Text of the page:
As the summer comes to an end and the weather gets colder, the leaves aren’t the only thing changing.
As seasons change, the American Kennel Club offers these tips to help make this fall the best season yet for you and your pup.
Make gradual changes. New seasons don’t happen overnight, and neither will your dog’s adjustment to them. Colder temperatures might mean walking your dog at different times a day, while varying schedules (back-to-school and so on), might mean altering your dog’s routine. Make these changes slowly over a few weeks so that by the time you’re in full fall swing, it’ll be the new normal.
Notice relationships. Over summer breaks when the whole family is home more, your dog might have had time to spend with someone who isn’t usually home as much, or maybe relatives who visited from far away. If you or family members are not home as frequently during this season, try creating bonds with your pup with those who will be home full time, so that they feel more at ease. This way, they won’t miss you as much.
Don’t forget to exercise. Just because the weather is getting cooler doesn’t mean your dog needs any less exercise. When temperatures are colder, you may need to bundle up – yourself and your pup. But getting outside is still just as important for your dog’s mind and body. Boredom can increase undesirable behaviors, like digging, jumping and chewing, and getting your dog exercise will keep them stimulated.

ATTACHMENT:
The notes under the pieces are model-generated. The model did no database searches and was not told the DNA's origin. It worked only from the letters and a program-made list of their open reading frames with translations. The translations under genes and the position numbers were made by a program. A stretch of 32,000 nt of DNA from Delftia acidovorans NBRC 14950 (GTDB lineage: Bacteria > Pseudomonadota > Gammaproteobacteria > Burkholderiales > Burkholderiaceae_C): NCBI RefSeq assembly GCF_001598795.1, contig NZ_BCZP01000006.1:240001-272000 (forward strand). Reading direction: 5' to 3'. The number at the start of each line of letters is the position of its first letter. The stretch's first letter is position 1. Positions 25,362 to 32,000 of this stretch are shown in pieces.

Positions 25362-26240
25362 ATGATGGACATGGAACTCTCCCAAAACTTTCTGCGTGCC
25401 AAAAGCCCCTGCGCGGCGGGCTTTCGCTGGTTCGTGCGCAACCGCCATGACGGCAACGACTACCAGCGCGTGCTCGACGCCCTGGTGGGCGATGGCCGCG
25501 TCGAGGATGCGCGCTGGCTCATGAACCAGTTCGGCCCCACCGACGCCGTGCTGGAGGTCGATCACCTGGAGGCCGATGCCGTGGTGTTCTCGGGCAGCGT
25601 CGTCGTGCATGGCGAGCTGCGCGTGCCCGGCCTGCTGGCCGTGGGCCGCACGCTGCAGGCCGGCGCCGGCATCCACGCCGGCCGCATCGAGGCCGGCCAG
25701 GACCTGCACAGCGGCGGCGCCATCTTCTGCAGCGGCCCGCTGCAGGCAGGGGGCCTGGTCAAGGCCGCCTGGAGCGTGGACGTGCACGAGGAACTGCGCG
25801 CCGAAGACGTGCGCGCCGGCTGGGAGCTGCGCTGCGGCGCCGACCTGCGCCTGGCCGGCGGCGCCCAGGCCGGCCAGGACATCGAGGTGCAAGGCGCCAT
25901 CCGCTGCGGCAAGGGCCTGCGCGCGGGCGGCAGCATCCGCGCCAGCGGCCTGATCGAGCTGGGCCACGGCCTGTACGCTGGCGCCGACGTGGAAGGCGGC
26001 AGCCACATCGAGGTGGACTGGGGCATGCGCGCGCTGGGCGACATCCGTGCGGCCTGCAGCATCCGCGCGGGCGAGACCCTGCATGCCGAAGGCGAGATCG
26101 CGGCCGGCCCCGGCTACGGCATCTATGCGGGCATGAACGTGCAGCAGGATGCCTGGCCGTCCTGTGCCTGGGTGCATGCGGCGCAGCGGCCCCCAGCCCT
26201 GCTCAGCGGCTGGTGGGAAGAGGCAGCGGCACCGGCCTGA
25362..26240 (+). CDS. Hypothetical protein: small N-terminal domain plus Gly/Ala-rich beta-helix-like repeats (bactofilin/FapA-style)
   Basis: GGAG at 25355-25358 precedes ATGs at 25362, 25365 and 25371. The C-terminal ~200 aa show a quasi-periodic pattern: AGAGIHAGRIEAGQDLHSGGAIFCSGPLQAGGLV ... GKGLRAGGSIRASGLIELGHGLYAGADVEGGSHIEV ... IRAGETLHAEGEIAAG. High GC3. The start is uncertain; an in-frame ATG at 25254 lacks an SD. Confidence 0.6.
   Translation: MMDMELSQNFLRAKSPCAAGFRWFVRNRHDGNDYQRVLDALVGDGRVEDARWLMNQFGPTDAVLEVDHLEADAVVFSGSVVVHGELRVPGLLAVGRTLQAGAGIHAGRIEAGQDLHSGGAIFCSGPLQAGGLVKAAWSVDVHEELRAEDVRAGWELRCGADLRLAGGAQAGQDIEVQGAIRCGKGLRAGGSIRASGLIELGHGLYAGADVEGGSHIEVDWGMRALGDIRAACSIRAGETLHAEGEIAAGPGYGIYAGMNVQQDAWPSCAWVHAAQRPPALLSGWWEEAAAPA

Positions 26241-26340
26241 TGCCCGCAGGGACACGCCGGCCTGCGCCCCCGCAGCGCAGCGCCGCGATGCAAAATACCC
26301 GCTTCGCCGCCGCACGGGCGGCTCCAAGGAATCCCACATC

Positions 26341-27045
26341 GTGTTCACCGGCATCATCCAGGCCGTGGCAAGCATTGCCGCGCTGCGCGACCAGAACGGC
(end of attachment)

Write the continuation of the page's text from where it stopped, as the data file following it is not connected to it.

Check local flea and tick seasons. Depending on where you live, tick season may vary. In some places, it’s year-round, but generally flea-and-tick season is at its peak from April to November. Some states start earlier in the year and some end as late as December, so depending on your location, don’t let your guard down when it comes to flea and tick prevention.
Teach a new trick. With everyone going back to school and schedules changing, making time to teach your dog a new trick can make all the difference. Even short training sessions are better than nothing, and spending time with your pup makes a huge difference. Make sure that they feel valued and loved whenever you can!
For more information on responsible dog ownership, visit the AKC website at www.akc.org.
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